Constellation Brands Entering Craft with New Tocayo Line


Constellation Brands is making its first foray into craft, this week introducing a new line of beers made in partnership with celebrity chef Rick Bayless and inspired by traditional Mexican ingredients.

Operating under the identity “Tocayo,” which loosely translated means “of the same name,” Constellation’s first product, Tocayo Hominy White Ale, is a Belgian-style witbier brewed with hominy, a white corn popular in Central American and Mexican cuisine.

Launching into craft with a Mexican-inspired ale is a natural starting point for Constellation, which already makes and markets a number of Mexican imports, including Corona, Pacifico, Modelo and Victoria.

“There is a change going on with consumer tastes,” Jim Sabia, Constellation’s chief marketing officer, told Brewbound. “The high end is growing and the overall industry is basically flat. I believe consumers want beer with more flavors and more taste. We hope that everyone tries our beer and likes it.”

At 5.5 percent ABV and only 14 IBU, Sabia believes Tocayo Hominy will largely appeal to crossover craft drinkers.

“We want to play in the craft space and we want to own more share in the high-end,” he said. “We also want to appeal to folks who are just starting to get into the craft segment.”

To help bring the beer to life, Constellation worked with Bayless as well as two craft brewers on recipe development and production. The company tapped Perennial Artisan Ales founder Phil Wymore for help creating the recipe and it is currently producing the beer under contract at Two Brothers Brewing in Warrenville, Illinois.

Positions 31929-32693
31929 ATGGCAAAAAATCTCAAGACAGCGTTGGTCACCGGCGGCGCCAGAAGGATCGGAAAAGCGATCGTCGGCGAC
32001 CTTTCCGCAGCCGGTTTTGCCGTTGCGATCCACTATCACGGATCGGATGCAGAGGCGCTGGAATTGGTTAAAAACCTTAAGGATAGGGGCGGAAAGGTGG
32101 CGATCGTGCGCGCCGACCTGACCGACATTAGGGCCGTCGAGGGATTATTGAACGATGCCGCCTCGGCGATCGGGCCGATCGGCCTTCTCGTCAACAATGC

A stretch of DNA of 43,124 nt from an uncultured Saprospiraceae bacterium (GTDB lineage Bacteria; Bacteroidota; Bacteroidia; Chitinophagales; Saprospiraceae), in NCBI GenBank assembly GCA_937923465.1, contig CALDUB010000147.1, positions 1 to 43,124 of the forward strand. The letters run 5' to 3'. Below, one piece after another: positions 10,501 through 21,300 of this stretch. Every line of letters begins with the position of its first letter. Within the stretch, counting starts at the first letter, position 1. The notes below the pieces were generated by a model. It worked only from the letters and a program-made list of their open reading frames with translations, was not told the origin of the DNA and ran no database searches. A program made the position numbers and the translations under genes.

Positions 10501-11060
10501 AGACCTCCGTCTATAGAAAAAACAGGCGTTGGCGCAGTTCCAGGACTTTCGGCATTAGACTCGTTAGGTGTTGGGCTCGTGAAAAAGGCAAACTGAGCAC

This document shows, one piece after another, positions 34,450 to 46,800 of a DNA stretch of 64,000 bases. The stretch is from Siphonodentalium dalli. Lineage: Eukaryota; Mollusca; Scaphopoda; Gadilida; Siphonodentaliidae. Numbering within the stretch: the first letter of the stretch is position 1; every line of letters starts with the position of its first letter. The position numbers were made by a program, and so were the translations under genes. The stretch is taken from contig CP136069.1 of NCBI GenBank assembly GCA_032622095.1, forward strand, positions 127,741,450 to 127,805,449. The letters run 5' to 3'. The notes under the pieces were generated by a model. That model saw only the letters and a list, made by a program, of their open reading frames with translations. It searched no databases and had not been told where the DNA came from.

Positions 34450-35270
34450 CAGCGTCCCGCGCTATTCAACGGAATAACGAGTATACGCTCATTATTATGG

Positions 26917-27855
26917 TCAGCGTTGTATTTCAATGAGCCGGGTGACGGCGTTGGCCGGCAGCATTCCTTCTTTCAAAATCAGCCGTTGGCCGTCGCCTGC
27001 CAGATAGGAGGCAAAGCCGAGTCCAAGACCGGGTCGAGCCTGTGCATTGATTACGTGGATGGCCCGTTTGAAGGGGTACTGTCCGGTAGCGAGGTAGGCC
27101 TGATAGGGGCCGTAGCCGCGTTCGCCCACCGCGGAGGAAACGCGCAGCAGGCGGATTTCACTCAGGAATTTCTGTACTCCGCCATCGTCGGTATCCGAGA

“We get asked all of the time to contract brew and our answer is generally no,” said Jason Ebel, the co-founder of Two Brothers. “But they made a good case for it. We have a tremendous amount of respect for Bill Hackett (Constellation’s beer division president), Rick Bayless, and their stature in food and beer.”

Sabia declined to comment on the financial details of each partnership.

The entire project has been in development for the last two years, said Michael McGrew, Constellation’s senior director of communications.

“We wanted to take our time and do it right,” he said. “We haven’t been in a rush to get into craft in an aggressive way. We wanted to test and learn on a small scale while staying focus on job number one for us, which is growing our core portfolio.”


Constellation will also take a slower, more disciplined rollout approach, first introducing the beer on draft at a handful of retail accounts in the Chicago market, where the company is based.

“We really want to take a disciplined approach,” said Sabia. “We hope to secure about 25 accounts in the first month, and within five or six months, we absolutely plan to introduce packaged goods.”

Expanded regional and national distribution, as well as line extensions, could be on the table in 2016 as well, Sabia said.

“Today, our strategy is yes, we would consider that,” he said, when asked about plans to grow the brand’s footprint. “Naturally we will line extend from the Hominy White Ale into other styles, but first we just want to be a part of the craft scene here in Chicago.”

Constellation, which yesterday reported second quarter earnings for the 2016 fiscal year, grew its net sales, for beer, 14 percent.